My thoughts: When I watched this episode, I cried at the end because Madalena positively broke my heart. The decision for the show to end on her song was a particularly strong one and I’m glad that they did it. Her story was by far the best of the episode (though I’ll talk about the utter perfection of Richard/Bobbi and “Maybe You Won’t Die Alone” soon though, never fear), because it allowed us to see how far Madalena has come as a person and character since last season. She’s utterly broken and vulnerable and all she wants to do — really — is be loved and respected by people she thinks are worthy of love and respect themselves. Madalena hasn’t been a queen for very long, and it’s clear that she struggles with ruling a kingdom and keeping it together.

But to see the very insecurities she rarely allows herself dwell on attacked by those two queens was really sad. Madalena thought that fortune and stature would earn her respect. If she wasn’t poor, she would be loved. And for so long all she wanted was to be in power. But the moment she finally is in power, she’s never been felt more like that little poor village girl. It’s heartbreaking to see that she walked home through the mud, and even more heartbreaking to know that it affected her so much that she began to cry.

“What is this Feeling?” was so vulnerable and complex, for two reasons. One, of course, is because Madalena’s first true feeling was of despair and sorrow. Not of joy, not of selflessness. No, her first feeling — as she says — was a bad one. And then, of course, her second feeling is something resembling love as Gareth comes through for her in a way that is both sweet and heartbreaking. That second feeling is a powerful one, too, and Madalena feels it clearly.

Mallory Jansen did a fantastic job throughout the episode by playing the two dueling natures of Madalena — the heartbroken queen and the power-hungry one — and did so beautifully.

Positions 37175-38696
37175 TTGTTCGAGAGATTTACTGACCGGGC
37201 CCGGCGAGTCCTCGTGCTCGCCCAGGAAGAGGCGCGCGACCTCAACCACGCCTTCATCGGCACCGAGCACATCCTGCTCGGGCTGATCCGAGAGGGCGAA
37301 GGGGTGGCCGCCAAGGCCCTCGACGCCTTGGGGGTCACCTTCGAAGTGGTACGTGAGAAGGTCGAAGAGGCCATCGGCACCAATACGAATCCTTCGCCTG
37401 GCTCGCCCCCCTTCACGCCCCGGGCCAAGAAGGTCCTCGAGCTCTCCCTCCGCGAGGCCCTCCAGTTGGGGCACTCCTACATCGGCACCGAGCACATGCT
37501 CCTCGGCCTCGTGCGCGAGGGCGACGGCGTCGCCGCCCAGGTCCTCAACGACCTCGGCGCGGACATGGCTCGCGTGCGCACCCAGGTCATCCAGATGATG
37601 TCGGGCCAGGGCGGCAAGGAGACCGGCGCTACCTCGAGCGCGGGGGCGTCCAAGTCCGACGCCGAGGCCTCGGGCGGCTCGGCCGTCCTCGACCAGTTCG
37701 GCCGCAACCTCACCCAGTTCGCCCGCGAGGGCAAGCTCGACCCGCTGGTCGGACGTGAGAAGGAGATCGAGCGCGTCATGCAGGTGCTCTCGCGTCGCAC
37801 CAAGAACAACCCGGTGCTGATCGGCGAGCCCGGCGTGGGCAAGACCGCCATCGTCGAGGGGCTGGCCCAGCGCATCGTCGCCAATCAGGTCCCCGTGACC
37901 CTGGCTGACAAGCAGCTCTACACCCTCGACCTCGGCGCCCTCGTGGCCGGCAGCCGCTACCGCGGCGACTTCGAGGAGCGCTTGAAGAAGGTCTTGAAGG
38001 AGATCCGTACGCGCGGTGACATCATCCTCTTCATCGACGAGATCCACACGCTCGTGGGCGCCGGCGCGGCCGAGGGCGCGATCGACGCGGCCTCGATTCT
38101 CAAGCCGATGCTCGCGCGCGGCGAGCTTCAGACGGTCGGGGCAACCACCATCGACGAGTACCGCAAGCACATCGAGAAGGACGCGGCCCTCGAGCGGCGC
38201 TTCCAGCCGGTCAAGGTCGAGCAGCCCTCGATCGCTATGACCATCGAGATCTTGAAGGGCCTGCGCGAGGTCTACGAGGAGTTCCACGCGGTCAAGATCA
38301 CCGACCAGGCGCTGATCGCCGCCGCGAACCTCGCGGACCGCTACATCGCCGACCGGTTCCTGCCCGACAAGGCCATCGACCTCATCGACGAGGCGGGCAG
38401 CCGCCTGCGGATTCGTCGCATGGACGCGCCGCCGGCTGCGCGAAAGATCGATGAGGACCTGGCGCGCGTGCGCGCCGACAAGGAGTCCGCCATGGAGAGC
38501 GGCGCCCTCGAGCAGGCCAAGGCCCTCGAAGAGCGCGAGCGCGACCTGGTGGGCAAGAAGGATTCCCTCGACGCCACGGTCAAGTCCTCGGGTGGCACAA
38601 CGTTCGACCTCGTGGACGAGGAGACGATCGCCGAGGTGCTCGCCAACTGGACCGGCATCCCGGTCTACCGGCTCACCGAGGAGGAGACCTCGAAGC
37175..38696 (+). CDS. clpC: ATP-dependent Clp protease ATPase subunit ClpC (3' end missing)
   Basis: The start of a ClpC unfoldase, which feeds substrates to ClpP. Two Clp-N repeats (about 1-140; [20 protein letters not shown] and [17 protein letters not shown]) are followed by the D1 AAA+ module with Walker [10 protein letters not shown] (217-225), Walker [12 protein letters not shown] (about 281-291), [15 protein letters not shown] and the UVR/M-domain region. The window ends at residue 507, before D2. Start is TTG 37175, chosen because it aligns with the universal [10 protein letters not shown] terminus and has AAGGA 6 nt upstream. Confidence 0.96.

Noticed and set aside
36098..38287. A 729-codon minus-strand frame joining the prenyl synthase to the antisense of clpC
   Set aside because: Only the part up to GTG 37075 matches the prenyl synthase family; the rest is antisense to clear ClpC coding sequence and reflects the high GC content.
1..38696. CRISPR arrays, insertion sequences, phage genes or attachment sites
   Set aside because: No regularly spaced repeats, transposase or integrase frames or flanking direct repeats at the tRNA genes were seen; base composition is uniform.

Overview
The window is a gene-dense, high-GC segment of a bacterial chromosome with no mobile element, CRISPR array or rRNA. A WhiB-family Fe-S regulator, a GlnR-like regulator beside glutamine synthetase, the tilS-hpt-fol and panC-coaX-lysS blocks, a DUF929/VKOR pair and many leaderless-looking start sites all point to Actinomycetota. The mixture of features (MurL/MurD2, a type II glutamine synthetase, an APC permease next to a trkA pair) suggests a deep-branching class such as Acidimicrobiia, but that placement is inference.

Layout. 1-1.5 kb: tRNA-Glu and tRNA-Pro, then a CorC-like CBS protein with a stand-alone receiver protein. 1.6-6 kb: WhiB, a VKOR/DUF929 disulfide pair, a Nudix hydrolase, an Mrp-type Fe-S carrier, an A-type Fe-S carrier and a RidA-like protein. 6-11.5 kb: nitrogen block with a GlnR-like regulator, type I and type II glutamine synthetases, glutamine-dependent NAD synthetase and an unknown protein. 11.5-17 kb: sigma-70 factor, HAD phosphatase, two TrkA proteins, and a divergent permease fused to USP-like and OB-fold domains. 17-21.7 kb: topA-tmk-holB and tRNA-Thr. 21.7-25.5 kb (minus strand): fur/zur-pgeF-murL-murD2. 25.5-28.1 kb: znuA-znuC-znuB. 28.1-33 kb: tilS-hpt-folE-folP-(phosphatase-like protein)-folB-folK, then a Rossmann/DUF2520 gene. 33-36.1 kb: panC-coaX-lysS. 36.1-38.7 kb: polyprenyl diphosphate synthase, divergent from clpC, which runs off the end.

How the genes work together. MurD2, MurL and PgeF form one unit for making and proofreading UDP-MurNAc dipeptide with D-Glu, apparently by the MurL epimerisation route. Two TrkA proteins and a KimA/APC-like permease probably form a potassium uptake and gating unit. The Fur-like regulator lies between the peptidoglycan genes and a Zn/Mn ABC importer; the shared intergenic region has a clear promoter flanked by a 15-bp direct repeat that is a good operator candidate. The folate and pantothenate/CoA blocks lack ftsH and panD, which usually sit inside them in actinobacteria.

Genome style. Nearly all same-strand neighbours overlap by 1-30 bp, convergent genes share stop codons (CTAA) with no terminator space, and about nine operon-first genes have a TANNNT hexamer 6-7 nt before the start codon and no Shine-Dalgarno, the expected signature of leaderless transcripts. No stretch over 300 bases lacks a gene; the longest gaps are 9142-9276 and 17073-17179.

Elsewhere in this episode, Galavant tries to set Richard and Bobbi up to disastrous results. But as it turns out, maybe it wasn’t so horrible after all and it’s clear that these two really have started to see each other in a different light (at least, on Bobbi’s end she has).

If all of Galavant’s second season is leading toward something big (and I know it is), then these two episodes were great stepping stones in that journey.

Additional fun bits & pieces:
  • “... Progressive for the Middle Ages.”
  • The “Build a New Tomorrow Here Today” song was really great and also reminiscent of something you might find at Disney’s Carousel of Progress.
  • “I JUST LOST MY [BLEEPING] CASTLE.” “... Touchy.”
  • The biological sun dial line had me cackling.
  • (As did the breaking of the fourth wall about invading foreign countries.)
  • “Yeahhhh, that’s a real enigma.”
  • “Didn’t you already do this?”
  • “Galavant, you won’t FREAKING BELIEVE THIS.”
  • The line about “candle-lit” is one of my favorites and so underrated.
  • “... Wow. Grim.”
  • GALAVANT’S DISDAIN FOR “IRRITATING LITTLE CRUMHORNS.” Also the beginning of “Maybe You Won’t Die Alone” was a lovely little callback to “Kiss the Girl.” Thanks, Alan Menken, even if it was unintentional!
  • You will ship Gareth and Madalena even more in the seventh episode this season I CAN PROMISE YOU THIS. Also, how cute were they though?
  • “I guess it was pretty obvious... because I sang it out loud.”